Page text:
The GI Tract
A normally functioning gastrointestinal (GI) tract is an often overlooked important part of good health. The GI tract is responsible for the digestion and absorption of nutrient and fluid as well as protection from absorption of harmful agents. When the GI tract is not well, we can feel quite miserable with stomachache, vomiting, diarrhea or other symptoms, such as behavioral changes or problem behaviors. When healthy it seems to almost go unnoticed. However, it may not call attention to itself even when it is not functioning.
Elimination of Stools
The body depends on regular stooling to help eliminate the normal daily waste products of the body and to allow undesirable ingested items to pass through the body unabsorbed. Regular elimination also helps rid the intestines of undesirable microbes (such as bacteria, viruses, parasites and yeast). Fixing any underlying problems and restoration of normal stooling are very important in helping the body function optimally.
Constipation is best defined as difficulty in passing stools, which leads to incomplete and irregular elimination of stools. It is a common problem among many people; however it occurs in greater frequency in patients with neurodevelopmental disorders, food allergies and as a side effect of certain medications. Passing a painful stool reinforces the desire to retain stool to prevent pain, which causes the problem to get worse.
Faecal retention is best thought of as an incomplete elimination of stool and a tendency to retain excessive stool in the colon or large intestine. It may be a problem even if the stools are not hard to pass, painful or passed daily. Typically with faecal retention one or more large stools are passed periodically to catch up the accumulation or retained stool (i.e. a large stool that plugs the toilet); however, the retention cycle tends to repeat itself without proper treatment.
A diagnosis of constipation and/or faecal retention can be made clinically by history, physical exam and/or by a noninvasive KUB x-ray (kidney, urethra, and bladder) that can assess the degree of retained stool. A KUB can also be used during treatment to assess the degree of cleanout of retained faecal material.
Treatment will depend on the severity of the problem and may require the use of an enema or suppository to assist in the elimination of hard impacted stool. Unfortunately, there is no quick fix and constant vigilance is required to prevent reaccumulation of stool. Restoration of normal stooling is typically associated with improvements of general wellness, behavior and gastrointestinal problems. In fact, a recurrence of old symptoms or behaviors may indicate the return of constipation or faecal retention.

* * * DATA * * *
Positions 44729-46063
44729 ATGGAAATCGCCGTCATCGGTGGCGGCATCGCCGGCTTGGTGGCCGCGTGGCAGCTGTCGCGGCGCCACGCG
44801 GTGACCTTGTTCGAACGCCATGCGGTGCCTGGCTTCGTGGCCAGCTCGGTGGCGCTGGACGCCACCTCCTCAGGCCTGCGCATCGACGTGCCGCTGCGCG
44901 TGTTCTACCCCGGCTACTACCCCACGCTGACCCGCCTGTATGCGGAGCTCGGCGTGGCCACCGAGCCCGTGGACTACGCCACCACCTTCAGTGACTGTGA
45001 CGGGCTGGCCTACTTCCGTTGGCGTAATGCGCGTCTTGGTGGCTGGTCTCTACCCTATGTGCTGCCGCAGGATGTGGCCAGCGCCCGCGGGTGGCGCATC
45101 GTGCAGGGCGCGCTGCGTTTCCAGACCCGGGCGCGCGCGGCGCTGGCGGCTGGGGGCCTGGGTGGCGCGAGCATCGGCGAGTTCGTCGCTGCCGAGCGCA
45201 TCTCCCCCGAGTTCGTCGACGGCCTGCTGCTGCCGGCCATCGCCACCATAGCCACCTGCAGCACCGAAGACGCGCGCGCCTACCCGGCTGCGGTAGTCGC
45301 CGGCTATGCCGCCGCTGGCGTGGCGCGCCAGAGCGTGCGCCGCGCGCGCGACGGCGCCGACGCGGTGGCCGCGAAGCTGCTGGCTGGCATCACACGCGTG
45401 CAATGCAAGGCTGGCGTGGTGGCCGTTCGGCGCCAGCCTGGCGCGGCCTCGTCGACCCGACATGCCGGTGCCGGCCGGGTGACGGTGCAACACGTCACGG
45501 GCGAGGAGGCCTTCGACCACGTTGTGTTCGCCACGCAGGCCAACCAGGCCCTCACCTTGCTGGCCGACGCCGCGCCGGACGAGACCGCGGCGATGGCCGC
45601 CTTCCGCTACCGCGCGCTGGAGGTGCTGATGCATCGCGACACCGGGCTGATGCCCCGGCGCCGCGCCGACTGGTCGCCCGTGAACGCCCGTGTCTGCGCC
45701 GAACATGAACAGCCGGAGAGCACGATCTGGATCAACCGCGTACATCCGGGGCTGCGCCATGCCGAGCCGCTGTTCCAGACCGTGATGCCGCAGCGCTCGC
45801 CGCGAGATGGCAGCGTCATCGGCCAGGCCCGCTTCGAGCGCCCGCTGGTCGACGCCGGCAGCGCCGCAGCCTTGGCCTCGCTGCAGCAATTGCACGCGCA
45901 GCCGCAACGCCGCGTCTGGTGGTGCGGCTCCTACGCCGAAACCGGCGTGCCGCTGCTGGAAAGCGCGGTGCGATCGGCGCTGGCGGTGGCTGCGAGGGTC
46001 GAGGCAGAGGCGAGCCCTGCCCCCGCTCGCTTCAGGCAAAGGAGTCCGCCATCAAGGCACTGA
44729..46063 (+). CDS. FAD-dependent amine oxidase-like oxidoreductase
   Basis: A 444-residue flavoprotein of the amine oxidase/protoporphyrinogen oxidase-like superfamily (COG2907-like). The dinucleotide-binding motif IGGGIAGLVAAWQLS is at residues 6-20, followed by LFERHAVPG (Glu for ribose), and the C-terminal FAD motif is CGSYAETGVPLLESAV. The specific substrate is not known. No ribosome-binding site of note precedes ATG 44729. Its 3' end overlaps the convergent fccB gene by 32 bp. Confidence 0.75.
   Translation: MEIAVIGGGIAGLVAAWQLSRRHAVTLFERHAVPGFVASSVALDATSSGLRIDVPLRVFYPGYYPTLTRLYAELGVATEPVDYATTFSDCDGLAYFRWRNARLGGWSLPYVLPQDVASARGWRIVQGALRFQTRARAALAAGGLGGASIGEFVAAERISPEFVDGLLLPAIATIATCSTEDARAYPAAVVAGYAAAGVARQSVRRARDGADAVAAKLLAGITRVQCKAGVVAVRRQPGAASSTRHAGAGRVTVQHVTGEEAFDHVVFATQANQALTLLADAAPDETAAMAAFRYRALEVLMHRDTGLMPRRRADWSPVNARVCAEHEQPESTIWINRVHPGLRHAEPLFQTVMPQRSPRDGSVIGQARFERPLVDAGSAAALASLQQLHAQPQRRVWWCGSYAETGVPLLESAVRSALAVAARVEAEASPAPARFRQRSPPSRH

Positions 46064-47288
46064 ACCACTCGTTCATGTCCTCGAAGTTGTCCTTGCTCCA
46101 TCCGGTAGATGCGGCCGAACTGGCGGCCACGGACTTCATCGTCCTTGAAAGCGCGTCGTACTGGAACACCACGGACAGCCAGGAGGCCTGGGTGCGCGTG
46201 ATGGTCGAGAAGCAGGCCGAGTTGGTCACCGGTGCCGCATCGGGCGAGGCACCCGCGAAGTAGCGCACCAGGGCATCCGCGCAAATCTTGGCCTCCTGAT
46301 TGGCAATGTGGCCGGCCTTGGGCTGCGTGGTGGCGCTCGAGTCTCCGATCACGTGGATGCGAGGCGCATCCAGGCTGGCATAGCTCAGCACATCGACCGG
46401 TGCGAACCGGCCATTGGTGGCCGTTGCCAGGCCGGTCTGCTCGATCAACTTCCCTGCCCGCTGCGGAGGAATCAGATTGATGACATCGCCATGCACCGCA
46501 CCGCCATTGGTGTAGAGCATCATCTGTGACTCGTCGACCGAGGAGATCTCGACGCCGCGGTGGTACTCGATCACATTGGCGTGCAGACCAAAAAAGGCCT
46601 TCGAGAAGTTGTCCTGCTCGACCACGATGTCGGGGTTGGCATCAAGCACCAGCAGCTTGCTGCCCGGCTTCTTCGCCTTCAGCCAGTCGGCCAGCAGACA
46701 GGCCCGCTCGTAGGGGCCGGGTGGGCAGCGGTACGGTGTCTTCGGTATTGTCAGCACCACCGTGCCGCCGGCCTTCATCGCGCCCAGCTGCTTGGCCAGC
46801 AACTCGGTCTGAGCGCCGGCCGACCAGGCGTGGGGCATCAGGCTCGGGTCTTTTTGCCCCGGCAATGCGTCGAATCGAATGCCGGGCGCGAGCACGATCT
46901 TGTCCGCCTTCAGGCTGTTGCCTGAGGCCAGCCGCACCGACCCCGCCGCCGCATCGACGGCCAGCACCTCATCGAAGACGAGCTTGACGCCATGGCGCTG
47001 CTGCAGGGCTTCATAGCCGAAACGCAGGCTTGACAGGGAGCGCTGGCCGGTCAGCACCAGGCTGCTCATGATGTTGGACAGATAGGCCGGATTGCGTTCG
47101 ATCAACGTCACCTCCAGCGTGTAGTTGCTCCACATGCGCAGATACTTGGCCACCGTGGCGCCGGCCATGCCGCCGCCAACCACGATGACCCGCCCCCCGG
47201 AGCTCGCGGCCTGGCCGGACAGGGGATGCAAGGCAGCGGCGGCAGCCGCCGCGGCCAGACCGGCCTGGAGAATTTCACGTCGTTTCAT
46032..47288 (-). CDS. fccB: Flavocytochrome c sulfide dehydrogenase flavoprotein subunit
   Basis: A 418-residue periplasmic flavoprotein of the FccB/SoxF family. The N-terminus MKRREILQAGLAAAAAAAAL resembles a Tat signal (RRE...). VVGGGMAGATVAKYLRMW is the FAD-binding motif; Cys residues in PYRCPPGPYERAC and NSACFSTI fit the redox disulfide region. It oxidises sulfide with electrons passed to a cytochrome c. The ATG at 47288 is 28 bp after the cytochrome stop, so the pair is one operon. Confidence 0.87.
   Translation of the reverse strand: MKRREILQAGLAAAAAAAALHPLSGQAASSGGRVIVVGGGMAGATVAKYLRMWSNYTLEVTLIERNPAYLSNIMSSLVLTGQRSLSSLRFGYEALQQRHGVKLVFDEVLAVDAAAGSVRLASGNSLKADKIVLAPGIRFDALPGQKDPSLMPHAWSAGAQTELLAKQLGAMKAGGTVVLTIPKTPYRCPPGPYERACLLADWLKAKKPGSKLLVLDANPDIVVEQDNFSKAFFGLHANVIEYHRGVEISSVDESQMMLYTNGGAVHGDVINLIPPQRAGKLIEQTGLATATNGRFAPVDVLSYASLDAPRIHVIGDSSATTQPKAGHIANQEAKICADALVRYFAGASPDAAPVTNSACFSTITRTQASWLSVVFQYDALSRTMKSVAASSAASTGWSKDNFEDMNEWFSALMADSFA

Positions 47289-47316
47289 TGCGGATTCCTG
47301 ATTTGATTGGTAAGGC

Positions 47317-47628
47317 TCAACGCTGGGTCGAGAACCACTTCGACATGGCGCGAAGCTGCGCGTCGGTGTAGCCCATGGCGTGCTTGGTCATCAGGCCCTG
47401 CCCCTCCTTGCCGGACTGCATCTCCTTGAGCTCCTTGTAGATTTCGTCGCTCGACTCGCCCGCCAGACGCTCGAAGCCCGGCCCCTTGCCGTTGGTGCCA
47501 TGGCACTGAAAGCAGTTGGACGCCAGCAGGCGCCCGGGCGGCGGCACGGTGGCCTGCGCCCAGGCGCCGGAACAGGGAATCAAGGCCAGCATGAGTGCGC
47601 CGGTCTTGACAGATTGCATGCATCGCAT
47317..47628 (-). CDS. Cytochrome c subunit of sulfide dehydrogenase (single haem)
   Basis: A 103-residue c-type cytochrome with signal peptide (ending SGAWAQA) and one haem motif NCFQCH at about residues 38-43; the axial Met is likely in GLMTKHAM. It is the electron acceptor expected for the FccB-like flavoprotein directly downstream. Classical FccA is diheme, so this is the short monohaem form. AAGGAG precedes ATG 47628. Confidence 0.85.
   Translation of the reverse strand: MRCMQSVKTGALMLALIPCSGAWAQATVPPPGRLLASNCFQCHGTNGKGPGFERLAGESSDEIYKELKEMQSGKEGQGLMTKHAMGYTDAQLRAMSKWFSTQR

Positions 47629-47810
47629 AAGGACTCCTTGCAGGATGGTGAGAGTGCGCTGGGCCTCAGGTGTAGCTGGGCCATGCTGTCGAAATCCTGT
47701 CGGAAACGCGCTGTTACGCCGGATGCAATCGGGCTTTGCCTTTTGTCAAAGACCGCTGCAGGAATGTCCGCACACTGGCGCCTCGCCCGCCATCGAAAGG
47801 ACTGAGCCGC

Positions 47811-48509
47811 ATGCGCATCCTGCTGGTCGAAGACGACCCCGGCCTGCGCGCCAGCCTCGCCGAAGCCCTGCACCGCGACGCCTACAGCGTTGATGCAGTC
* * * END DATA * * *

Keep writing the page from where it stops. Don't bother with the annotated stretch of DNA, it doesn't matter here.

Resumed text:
Types of Treatment
1. The Clean Out Phase
To achieve complete elimination of retained and/or hard stool (in some cases repeating the KUB will be necessary to ensure clean out has been achieved)
The more extensive the amount of stool retained, the more that will need to be done to restore normal passage of stool. With distention of the lower colon called the rectum or sigmoid colon, an enema or suppository may be necessary to help get the stool out. Also, if a repeat KUB is recommended then continue the clean out regimen until it is known that clean out has occurred. The most common reason for continued problems is to not achieve clean out.
2. The Maintenance Phase
This is the supportive care needed to achieve regular, daily stooling without the symptoms or behaviors of constipation and faecal retention.
The goals of maintenance are to maintain normal stooling without the symptoms or behaviors associated with constipation or faecal retention and to recognize when the problems are recurring. Early recognition of a constipated stool or a tendency to retain stool will lead to an early remedy.
In the next instalment, I will be discussing two products which many of our patients are using to treat faecal retention (in both the clean out phase and maintenance phase) and seeing great results might I add. These products are called; i) Polylax and ii) Magnesium Hydroxide.